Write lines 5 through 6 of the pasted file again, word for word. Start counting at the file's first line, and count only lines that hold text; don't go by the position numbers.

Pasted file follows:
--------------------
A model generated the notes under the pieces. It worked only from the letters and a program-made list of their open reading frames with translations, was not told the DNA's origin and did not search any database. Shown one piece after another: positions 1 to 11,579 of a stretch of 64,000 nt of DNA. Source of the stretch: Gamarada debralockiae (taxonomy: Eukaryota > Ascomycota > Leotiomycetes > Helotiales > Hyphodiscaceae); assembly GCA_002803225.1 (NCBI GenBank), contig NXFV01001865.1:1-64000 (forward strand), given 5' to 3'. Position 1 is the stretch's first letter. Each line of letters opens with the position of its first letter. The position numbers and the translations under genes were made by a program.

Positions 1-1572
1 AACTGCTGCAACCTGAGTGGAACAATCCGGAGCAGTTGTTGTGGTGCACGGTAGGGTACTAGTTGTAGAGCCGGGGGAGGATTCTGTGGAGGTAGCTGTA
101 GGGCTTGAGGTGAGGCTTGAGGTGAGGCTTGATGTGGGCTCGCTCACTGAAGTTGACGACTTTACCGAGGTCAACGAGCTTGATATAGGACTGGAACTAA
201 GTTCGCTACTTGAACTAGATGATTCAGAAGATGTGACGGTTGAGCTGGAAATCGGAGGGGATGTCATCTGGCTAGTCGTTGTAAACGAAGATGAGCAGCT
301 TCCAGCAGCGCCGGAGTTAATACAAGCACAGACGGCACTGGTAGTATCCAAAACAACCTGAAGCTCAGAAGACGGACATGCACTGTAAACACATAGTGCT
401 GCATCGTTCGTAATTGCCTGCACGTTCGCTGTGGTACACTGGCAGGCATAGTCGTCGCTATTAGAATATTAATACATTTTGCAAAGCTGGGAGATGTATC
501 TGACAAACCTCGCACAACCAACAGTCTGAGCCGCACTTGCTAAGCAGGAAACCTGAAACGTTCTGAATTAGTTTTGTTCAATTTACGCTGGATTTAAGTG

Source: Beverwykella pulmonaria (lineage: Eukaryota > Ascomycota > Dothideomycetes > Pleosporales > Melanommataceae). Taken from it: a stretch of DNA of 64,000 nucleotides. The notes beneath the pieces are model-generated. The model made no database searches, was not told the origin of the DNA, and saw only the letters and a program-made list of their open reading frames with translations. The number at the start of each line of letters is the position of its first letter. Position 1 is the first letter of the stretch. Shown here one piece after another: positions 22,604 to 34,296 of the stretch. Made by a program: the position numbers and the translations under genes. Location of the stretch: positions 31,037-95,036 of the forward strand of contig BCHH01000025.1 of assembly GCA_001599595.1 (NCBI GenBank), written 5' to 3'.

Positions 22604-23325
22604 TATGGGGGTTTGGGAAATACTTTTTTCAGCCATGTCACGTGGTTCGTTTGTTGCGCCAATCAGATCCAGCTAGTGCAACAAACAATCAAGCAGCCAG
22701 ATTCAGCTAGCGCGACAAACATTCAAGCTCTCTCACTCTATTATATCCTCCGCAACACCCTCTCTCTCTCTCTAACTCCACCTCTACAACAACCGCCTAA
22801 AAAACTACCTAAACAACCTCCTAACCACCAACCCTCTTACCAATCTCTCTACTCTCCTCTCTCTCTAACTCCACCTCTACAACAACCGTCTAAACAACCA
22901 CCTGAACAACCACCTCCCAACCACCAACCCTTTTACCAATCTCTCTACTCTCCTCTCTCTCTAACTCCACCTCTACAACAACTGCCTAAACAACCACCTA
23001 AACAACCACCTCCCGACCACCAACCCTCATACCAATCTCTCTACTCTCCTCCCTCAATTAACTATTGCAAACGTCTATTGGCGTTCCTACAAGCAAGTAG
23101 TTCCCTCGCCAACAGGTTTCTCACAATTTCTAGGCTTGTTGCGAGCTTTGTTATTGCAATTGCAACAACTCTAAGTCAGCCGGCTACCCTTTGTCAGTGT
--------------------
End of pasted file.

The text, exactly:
201 GTTCGCTACTTGAACTAGATGATTCAGAAGATGTGACGGTTGAGCTGGAAATCGGAGGGGATGTCATCTGGCTAGTCGTTGTAAACGAAGATGAGCAGCT
301 TCCAGCAGCGCCGGAGTTAATACAAGCACAGACGGCACTGGTAGTATCCAAAACAACCTGAAGCTCAGAAGACGGACATGCACTGTAAACACATAGTGCT